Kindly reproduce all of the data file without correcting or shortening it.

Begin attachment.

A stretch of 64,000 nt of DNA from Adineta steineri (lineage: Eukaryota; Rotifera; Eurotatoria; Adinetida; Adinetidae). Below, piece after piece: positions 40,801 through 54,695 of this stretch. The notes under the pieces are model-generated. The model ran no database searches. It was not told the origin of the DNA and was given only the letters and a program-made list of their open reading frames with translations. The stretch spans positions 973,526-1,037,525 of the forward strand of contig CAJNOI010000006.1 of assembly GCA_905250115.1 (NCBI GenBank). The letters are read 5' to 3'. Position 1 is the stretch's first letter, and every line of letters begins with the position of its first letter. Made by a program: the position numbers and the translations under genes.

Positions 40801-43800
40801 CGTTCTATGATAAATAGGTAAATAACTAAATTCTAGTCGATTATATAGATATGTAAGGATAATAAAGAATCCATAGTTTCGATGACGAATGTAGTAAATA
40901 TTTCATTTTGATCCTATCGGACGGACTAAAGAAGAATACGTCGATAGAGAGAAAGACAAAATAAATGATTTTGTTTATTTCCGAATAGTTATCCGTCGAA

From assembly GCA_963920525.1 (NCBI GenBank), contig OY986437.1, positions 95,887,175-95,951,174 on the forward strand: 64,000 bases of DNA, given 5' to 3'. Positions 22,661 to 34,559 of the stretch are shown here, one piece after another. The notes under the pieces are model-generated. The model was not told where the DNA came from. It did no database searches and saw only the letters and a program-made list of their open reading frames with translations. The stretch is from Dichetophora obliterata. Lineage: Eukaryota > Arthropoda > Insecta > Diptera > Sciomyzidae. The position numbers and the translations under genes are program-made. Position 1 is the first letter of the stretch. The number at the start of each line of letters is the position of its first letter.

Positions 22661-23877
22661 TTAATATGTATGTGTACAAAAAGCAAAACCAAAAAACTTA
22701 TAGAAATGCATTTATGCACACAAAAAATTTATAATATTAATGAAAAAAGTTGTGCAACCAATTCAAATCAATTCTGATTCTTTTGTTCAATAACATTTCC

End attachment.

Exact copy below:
A stretch of 64,000 nt of DNA from Adineta steineri (lineage: Eukaryota; Rotifera; Eurotatoria; Adinetida; Adinetidae). Below, piece after piece: positions 40,801 through 54,695 of this stretch. The notes under the pieces are model-generated. The model ran no database searches. It was not told the origin of the DNA and was given only the letters and a program-made list of their open reading frames with translations. The stretch spans positions 973,526-1,037,525 of the forward strand of contig CAJNOI010000006.1 of assembly GCA_905250115.1 (NCBI GenBank). The letters are read 5' to 3'. Position 1 is the stretch's first letter, and every line of letters begins with the position of its first letter. Made by a program: the position numbers and the translations under genes.

Positions 40801-43800
40801 CGTTCTATGATAAATAGGTAAATAACTAAATTCTAGTCGATTATATAGATATGTAAGGATAATAAAGAATCCATAGTTTCGATGACGAATGTAGTAAATA
40901 TTTCATTTTGATCCTATCGGACGGACTAAAGAAGAATACGTCGATAGAGAGAAAGACAAAATAAATGATTTTGTTTATTTCCGAATAGTTATCCGTCGAA

From assembly GCA_963920525.1 (NCBI GenBank), contig OY986437.1, positions 95,887,175-95,951,174 on the forward strand: 64,000 bases of DNA, given 5' to 3'. Positions 22,661 to 34,559 of the stretch are shown here, one piece after another. The notes under the pieces are model-generated. The model was not told where the DNA came from. It did no database searches and saw only the letters and a program-made list of their open reading frames with translations. The stretch is from Dichetophora obliterata. Lineage: Eukaryota > Arthropoda > Insecta > Diptera > Sciomyzidae. The position numbers and the translations under genes are program-made. Position 1 is the first letter of the stretch. The number at the start of each line of letters is the position of its first letter.

Positions 22661-23877
22661 TTAATATGTATGTGTACAAAAAGCAAAACCAAAAAACTTA
22701 TAGAAATGCATTTATGCACACAAAAAATTTATAATATTAATGAAAAAAGTTGTGCAACCAATTCAAATCAATTCTGATTCTTTTGTTCAATAACATTTCC